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"Oh I would hear how his quit was going well, but also hear how he "had just one" while drinking."
From Why Freedom is designed to foster a positive attitude
Over the years I have done two types of Stop Smoking Clinics. The first is community-based, with anywhere from 10 to 60 participants, few of whom know each other beforehand. The other is corporate-based, where many, if not all of the participants work together on a daily basis and are at least acquainted with each other.
In the corporate setting there is a real danger of two phenomena occurring. The first danger is the Buddy System, well documented and often talked about and cautioned against here at Freedom. That's where two people get together and quit at the same time and theoretically provide moral support to each other. The problem is that each buddy may start to feel that his or her quit is contingent on the success of the other buddy. If one buddy relapses the other one is likely to throw in the towel too. Or, even worse, the entire group becomes one big buddy system, with the danger of losing more than two people from the group in one fell swoop.
An example of how this can occur is seen when one of the clinic participants relapses. Typically he/she is embarrassed by the failure and will often try to hide the relapse from the other participants. Eventually, though, the relapse will be discovered and another class member will see the person smoking, maybe in the parking lot or another public area at work. The embarrassed smoker, instead of admitting the relapse and the failure, will say that he is only smoking occasionally and has everything under control.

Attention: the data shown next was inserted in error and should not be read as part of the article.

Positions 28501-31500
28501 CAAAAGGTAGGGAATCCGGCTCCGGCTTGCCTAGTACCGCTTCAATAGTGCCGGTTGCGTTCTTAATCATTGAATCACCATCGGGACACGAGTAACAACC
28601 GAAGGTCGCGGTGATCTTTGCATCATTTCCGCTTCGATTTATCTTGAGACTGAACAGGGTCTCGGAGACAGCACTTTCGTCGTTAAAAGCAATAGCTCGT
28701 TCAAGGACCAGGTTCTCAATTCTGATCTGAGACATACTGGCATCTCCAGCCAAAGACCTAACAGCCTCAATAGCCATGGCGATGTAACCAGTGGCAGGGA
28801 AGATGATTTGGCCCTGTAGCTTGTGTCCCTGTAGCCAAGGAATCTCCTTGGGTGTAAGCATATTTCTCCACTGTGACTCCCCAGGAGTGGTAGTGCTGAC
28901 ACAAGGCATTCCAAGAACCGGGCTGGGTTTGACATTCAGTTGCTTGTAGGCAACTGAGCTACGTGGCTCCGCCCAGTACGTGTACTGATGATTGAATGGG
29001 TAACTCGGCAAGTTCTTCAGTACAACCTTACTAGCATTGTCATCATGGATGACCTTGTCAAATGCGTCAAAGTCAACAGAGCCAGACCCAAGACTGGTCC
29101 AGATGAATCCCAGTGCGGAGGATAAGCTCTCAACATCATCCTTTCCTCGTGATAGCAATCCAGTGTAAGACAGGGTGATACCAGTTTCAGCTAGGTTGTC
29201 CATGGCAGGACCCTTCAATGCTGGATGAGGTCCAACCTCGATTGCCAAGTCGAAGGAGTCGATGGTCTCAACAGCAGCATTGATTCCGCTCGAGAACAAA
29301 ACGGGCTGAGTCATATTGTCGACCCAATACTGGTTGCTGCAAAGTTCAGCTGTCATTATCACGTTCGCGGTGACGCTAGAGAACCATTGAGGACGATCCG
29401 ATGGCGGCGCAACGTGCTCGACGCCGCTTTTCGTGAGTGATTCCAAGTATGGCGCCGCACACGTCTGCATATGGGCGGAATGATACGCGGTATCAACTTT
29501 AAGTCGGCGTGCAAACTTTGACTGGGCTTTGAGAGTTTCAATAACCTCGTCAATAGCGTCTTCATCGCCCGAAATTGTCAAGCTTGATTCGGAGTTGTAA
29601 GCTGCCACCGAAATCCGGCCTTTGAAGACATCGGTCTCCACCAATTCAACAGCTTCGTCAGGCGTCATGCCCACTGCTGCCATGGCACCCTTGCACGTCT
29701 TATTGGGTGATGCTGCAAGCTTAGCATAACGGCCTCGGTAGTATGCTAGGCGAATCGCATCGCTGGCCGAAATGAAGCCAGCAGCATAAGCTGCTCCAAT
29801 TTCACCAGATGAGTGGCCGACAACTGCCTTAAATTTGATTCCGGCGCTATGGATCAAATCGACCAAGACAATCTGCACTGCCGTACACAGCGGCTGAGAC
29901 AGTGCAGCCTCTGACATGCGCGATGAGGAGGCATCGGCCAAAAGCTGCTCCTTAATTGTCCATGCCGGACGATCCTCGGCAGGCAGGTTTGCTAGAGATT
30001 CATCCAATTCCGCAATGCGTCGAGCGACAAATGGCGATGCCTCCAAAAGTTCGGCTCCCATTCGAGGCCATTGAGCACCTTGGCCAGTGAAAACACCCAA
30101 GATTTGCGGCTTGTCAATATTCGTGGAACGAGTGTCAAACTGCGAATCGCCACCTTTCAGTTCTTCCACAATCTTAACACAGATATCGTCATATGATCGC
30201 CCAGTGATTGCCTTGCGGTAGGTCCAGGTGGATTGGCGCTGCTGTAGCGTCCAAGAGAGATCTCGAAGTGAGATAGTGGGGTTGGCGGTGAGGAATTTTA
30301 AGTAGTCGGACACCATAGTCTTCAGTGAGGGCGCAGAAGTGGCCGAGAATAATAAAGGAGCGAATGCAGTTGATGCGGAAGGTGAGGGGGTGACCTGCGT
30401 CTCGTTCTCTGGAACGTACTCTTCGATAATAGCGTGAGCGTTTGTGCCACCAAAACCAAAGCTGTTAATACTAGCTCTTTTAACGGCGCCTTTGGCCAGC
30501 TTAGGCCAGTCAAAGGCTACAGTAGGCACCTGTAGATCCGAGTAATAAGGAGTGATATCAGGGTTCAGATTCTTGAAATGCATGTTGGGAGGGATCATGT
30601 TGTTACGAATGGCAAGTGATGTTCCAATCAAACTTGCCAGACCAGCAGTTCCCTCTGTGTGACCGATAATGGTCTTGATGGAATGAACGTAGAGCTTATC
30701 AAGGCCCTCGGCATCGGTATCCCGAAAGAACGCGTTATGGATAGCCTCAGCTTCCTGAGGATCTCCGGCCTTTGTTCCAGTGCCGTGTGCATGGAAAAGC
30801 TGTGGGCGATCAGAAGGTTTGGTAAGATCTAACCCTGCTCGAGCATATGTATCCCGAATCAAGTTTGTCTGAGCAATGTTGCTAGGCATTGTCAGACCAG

The co-worker may spill the beans to the rest of the group or may keep it to himself and quietly ponder the situation. The idea of casual "social" smoking may begin to look attractive to him and the more he thinks about it, the more practical the idea begins to look. One day he tries it for himself. Then, in total shock and dismay, he finds himself hooked again and smoking regularly. While he may now be a daily smoker, he may try to hide from the others in the group and may even keep it from the person who originally relapsed for fear of looking weak in comparison. After all, that person is controlling his smoking just fine as far as the second relapsed smoker can tell. Before long, though, yet another member of the class catches Relapse Number Two. He may also profess to have the situation under control, instead of just owning up to the relapse. And so the cycle continues until a mass relapse is a distinct possibility, with all class members lying to each other on a daily basis.
We have controls in place to prevent this scenario from happening at Freedom. If a member of this group takes a puff, he doesn't get to tell the others that he "has things under control", because at the first mention of a puff that member is out for life. Whether or not that member convinces himself that he has everything under control there is no way his rationalizations can influence any other member. As soon as he/she writes about a puff, posting privileges are over.
The second phenomenon that can happen in a corporate setting is sometimes repeated here at Freedom. It can happen when all participants are still successfully not smoking. It can begin innocently enough when one member is having a bad day, possibly because of nothing related to smoking, and tries to share the problem with the entire group through a post. Those negative feelings are quickly picked up by someone else, who posts about more problems unrelated to smoking and then another and another and pretty soon the entire group is involved. They begin to fear that their quits are now in jeopardy, just because they are newly quit also.